In further explanation of the statement contained in the printed papers, which I have now the pleasure of enclosing, I take the liberty of troubling you with the following observations:

The principal aim of the leader of the expedition, which it is proposed to equip with as much speed as our circumstances may allow, will be to penetrate, if it be found practicable, through the central districts of southern Africa to the Equator-to make himself acquainted with the native tribes located in those parts of the continent thro' which his course will lie and to establish relations of amity and commerce with them by which the natural produce of the Interior may be more readily obtained, the demand for British, manu. factures and colonial articles increased, and a door opened for car. rying the “ Glad tidiugs” of salvation to the uninstructed heathen beyond the present limits of missionary operations.

conjunction with these important objects, the interests of science in many of its most valuable branches will be essentially promoted : the geographical situation of the various tribes, the course of rivers, and the principal landmarks, will be determined by accurate observations and correctly laid down for the guidance of future travellers, and the advancement of geographical knowledge in a country to which it has not hitherto extended--the geological structure of the rocks and mountains and the quality of the alluvial soil, from which a presumption may be entertained of the mineral riches of the land, and its capability of culture, will be closely investigated and illustrated by a copious collection of instructive specimens ;The field for Botanical research in which there is every reason to expect a large accession of new and interesting subjects, as well as the animal Kingdom still unexamined in the vast tropical regions south of the Equator, will be carefully explored ; and in each of these departments of natural history no pains will be spared to render the expedition competent to fulfil the expectations which it is calculated to excite among the friends and professors of general science.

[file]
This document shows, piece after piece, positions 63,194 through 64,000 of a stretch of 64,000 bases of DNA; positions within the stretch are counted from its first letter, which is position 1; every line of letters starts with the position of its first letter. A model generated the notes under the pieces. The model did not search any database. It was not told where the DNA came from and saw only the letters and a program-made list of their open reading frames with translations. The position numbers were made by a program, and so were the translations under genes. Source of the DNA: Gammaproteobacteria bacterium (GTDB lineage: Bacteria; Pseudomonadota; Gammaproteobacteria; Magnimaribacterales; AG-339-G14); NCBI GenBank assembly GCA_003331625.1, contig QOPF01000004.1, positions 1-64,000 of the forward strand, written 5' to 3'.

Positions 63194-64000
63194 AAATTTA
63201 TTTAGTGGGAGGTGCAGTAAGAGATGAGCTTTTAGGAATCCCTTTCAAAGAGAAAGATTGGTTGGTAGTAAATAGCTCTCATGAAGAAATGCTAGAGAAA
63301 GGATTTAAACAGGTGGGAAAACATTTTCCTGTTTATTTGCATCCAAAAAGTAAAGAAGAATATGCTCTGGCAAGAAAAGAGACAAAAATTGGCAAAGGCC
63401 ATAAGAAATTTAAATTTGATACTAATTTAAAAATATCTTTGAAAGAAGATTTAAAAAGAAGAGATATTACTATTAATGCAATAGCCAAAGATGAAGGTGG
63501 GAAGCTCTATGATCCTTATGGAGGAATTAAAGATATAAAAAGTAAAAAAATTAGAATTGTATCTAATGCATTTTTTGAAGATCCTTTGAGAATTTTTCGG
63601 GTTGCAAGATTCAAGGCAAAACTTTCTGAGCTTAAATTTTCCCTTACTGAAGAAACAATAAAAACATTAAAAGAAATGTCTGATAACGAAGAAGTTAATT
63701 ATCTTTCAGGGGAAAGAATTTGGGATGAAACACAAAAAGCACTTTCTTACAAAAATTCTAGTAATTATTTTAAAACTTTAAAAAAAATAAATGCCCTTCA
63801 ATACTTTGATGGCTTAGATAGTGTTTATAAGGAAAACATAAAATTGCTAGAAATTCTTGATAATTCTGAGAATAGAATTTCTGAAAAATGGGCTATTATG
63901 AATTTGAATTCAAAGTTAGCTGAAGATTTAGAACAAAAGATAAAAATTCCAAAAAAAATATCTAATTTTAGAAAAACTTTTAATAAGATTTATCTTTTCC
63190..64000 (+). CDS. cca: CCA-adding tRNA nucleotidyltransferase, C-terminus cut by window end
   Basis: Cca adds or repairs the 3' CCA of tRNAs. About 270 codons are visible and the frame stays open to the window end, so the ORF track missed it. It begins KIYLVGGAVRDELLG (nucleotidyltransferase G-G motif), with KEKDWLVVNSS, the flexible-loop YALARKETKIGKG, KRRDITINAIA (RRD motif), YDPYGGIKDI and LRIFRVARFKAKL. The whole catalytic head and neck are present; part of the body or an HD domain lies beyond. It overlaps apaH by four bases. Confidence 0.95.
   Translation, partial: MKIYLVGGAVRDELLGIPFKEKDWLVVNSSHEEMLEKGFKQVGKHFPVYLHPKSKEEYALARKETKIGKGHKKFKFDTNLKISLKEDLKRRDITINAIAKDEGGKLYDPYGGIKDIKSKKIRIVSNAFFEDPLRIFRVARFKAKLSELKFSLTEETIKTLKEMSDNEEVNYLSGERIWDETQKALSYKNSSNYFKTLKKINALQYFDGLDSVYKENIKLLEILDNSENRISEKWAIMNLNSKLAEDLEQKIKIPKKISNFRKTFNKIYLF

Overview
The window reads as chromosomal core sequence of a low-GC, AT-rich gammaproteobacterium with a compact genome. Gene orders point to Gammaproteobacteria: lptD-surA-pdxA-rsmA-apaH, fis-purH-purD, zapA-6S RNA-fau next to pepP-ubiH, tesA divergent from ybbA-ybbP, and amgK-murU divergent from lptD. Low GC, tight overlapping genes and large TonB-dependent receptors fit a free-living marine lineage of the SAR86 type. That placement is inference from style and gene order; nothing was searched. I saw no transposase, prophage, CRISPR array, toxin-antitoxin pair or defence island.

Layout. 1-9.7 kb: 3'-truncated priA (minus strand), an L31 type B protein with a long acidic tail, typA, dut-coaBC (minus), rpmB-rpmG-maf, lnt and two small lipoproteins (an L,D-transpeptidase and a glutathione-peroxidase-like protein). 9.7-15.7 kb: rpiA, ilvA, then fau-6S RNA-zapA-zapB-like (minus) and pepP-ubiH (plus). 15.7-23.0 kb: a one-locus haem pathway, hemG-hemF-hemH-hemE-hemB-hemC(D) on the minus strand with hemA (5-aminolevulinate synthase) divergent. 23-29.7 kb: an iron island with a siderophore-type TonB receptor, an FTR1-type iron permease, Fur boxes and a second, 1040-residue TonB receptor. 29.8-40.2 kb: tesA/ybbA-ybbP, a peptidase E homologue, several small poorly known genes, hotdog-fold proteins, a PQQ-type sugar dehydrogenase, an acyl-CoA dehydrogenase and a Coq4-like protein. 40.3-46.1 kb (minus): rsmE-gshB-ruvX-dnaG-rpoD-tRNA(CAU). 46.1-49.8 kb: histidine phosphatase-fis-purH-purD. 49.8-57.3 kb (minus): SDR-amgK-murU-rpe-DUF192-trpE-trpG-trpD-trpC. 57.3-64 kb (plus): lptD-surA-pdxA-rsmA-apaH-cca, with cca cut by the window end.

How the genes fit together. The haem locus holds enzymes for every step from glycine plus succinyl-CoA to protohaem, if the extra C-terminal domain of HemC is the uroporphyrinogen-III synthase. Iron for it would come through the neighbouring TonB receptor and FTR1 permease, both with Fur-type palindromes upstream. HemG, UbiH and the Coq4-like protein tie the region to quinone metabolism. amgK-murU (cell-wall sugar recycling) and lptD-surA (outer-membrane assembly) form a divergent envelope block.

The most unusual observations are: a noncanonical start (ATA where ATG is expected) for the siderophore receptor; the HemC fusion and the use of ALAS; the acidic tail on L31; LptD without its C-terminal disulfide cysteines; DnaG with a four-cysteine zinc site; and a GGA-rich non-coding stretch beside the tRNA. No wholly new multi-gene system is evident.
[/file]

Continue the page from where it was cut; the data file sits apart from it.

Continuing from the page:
Situated as this Colony is with regard to central Africa, great advantages will be enjoyed by persons proceeding on a journey of discovery from hence in as much as they will be enabled to choose the most favourable season, to set forward in possession of the health and strength derived from a most salubrious climate, and with the confidence of being able to return if insurmountable difficulties or noxious regions oblige them to retreat ; upon a land of friends and an invigorating atmosphere.

As the success of such an expedition must in a great measure, if not wholly, depend on the qualifications of its leader, the Committee consider that they possess the best security for accomplishing the various objects above enumerated in the character and talents of the gentleman to whom the charge and conduct of the enterprize have been entrusted ; and they have no doubt that he will receive every support and assistance in his arduous undertaking from those individuals who have been or may be appointed to form his company and divide his labour.